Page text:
The current shuttle wars were ignited by Delta’s triple-mile promotion for flights between New York and Boston, Washington, D.C., and its newest Shuttle destination, Chicago.
American responded by matching the Delta bonuses on its New York-Boston and New York-Chicago routes, and United did the same for its New York-Chicago flights.
That left two airlines with significant exposure to the Delta promotion on one or more important routes: JetBlue and US Airways.
Surprisingly—because their shuttle competes head-to-head with Delta’s between New York and Boston and between New York and Washington, D.C.—US Airways still hasn’t weighed in with a bonus to offset Delta’s.
But JetBlue has.
Through August 31, members of JetBlue’s TrueBlue program will earn triple points—twelve points per dollar spent—for flights between New York and either Boston or Chicago, two of the three routes targeted by Delta in its promotion.
They’re also tripling the points between Chicago and Boston, and between Los Angeles and New York or Boston.
Registration is required.
Deal or No Deal
Triple points trump non-triple points any day. But in this case, travelers have other options as well.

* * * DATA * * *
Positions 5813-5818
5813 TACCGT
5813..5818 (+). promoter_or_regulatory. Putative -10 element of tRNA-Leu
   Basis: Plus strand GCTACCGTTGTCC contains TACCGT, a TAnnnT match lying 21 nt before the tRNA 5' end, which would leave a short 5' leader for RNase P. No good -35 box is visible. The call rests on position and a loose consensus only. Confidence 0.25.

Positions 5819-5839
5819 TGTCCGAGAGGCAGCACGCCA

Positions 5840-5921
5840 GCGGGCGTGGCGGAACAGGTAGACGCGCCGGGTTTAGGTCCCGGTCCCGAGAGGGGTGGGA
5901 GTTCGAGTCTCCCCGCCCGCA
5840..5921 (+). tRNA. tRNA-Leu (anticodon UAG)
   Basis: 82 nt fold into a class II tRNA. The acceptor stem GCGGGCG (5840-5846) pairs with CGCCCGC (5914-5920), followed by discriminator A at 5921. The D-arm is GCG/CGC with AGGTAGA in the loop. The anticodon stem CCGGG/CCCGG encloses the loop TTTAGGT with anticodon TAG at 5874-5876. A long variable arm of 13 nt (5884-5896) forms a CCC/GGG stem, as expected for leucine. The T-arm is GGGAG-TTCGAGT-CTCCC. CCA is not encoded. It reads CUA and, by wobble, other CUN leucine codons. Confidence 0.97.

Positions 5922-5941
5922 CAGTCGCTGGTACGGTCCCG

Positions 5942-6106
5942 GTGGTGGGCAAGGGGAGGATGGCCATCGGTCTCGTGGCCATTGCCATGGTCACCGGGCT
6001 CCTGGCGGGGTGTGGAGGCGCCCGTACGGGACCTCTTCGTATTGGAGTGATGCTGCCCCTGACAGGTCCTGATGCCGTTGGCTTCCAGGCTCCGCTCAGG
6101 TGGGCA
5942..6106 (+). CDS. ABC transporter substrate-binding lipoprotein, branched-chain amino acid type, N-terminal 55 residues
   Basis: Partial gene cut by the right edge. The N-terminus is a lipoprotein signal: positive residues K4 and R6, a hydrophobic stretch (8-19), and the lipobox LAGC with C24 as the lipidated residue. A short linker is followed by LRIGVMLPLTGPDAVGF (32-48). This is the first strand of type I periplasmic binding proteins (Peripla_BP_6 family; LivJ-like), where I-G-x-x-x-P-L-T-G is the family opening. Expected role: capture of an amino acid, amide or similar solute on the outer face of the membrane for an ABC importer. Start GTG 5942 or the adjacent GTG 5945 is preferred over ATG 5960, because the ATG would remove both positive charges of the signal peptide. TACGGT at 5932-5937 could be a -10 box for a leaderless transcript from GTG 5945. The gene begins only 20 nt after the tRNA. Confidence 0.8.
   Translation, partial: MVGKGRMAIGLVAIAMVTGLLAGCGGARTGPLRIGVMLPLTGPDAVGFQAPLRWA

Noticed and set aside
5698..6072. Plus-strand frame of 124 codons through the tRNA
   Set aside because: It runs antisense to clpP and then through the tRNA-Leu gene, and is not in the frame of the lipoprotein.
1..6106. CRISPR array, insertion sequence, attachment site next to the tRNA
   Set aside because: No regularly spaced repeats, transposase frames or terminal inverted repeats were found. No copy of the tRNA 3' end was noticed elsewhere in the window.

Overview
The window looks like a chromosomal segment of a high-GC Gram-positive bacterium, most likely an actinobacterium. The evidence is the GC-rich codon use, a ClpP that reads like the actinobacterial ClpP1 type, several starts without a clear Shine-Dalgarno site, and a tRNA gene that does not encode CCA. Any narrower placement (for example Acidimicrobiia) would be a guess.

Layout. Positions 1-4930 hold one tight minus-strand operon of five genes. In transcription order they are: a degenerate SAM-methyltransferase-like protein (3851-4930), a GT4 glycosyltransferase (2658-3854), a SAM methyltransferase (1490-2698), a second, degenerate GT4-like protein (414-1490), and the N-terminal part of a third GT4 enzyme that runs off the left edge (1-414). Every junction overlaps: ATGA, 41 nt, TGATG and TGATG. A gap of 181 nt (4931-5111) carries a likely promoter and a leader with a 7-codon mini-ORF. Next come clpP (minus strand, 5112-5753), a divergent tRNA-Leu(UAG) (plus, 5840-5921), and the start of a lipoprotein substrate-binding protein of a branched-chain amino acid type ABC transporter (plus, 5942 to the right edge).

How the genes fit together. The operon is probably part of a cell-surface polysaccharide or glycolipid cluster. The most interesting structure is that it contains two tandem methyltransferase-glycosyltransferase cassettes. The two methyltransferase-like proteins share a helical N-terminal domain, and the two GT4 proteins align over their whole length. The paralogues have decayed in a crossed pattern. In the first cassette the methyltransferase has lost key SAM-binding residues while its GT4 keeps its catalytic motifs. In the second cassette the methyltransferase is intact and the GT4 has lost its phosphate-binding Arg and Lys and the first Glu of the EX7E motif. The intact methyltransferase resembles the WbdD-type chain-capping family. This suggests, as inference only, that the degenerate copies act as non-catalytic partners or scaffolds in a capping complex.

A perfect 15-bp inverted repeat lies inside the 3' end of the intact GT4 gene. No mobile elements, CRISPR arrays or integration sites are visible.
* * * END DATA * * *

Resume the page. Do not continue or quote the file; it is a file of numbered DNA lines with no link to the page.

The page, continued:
The Delta, American, and United bonuses are triple redeemable miles plus triple elite-qualifying miles.
JetBlue has no elite program or elite perks, so they can only offer triple redeemable points.
That’s a negative in itself, and also points out the difference between the programs of the mainline airlines and JetBlue’s.
Members of American’s program, for instance, can earn miles for transactions at more than 1,000 participating companies, both within and outside the travel sphere, both on- and offline. And when it comes to redeeming their miles, AAdvantage members can fly almost anywhere in the world using the program’s extensive network of partner airlines.
Members of JetBlue’s program, by contrast, can earn points only for JetBlue flights, charges to the JetBlue credit card, Hertz rentals, and Hilton stays. And they can redeem their points only for JetBlue flights.
If you’re a JetBlue partisan and would book that airline no matter what, the extra points are a nice windfall. But if you’re brand-agnostic and looking for the best frequent flyer program payoff, JetBlue’s offer is the weakest of the bunch, because its program is weaker than American, Delta, or United’s.
Reader Reality Check
Are TrueBlue points as valuable to you as miles in the programs of American, Delta, or United?
Would you pay more to earn miles in a more robust frequent flyer program?
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